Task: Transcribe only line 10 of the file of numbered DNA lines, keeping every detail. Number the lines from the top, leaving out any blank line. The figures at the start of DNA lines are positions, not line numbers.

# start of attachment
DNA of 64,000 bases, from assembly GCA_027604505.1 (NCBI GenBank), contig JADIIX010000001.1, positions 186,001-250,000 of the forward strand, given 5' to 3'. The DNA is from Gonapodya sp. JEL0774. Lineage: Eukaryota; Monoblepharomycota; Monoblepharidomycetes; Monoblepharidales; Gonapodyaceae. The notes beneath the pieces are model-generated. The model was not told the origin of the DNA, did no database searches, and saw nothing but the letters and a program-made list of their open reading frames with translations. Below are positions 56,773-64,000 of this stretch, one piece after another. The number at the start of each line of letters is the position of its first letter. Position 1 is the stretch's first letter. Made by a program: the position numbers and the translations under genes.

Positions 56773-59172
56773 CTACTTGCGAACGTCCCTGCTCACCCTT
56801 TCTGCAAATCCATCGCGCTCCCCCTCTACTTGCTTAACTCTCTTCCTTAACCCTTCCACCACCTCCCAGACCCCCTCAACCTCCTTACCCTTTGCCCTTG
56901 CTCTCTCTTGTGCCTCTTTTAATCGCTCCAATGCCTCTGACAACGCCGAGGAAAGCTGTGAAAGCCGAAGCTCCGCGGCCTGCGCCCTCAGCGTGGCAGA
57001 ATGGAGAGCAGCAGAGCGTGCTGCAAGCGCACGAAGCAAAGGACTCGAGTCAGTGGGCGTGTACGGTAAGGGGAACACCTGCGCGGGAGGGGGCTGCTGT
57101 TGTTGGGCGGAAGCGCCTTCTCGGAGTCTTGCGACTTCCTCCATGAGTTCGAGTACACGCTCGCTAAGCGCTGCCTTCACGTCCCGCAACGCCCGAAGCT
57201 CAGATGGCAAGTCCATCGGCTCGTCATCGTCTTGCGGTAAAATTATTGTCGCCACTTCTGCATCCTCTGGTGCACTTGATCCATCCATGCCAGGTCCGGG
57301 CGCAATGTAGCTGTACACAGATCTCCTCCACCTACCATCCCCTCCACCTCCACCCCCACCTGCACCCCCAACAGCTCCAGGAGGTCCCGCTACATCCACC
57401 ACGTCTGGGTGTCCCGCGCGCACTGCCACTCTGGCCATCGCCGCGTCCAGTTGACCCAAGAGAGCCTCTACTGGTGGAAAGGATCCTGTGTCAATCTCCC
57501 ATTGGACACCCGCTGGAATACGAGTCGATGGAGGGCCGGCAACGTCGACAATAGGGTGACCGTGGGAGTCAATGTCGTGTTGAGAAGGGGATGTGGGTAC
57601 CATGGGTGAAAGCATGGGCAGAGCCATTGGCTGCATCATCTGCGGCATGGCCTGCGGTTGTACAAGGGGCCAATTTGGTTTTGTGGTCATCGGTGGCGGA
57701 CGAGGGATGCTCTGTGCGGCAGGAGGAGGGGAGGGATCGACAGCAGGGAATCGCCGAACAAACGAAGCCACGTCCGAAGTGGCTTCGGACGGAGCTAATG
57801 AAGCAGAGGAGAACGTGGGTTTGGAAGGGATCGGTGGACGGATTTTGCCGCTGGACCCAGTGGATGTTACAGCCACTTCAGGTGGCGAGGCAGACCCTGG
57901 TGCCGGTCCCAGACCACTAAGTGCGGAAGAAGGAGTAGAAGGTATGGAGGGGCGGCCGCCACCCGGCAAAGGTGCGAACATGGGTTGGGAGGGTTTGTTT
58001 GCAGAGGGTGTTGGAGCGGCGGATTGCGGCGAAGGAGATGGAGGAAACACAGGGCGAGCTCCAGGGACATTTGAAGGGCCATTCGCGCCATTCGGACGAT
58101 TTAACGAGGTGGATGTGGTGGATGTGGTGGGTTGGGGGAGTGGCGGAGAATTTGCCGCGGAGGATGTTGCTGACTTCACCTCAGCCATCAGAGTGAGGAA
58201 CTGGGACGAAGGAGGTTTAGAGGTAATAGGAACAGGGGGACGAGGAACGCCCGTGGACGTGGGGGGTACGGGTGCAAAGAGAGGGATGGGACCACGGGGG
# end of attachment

57401 ACGTCTGGGTGTCCCGCGCGCACTGCCACTCTGGCCATCGCCGCGTCCAGTTGACCCAAGAGAGCCTCTACTGGTGGAAAGGATCCTGTGTCAATCTCCC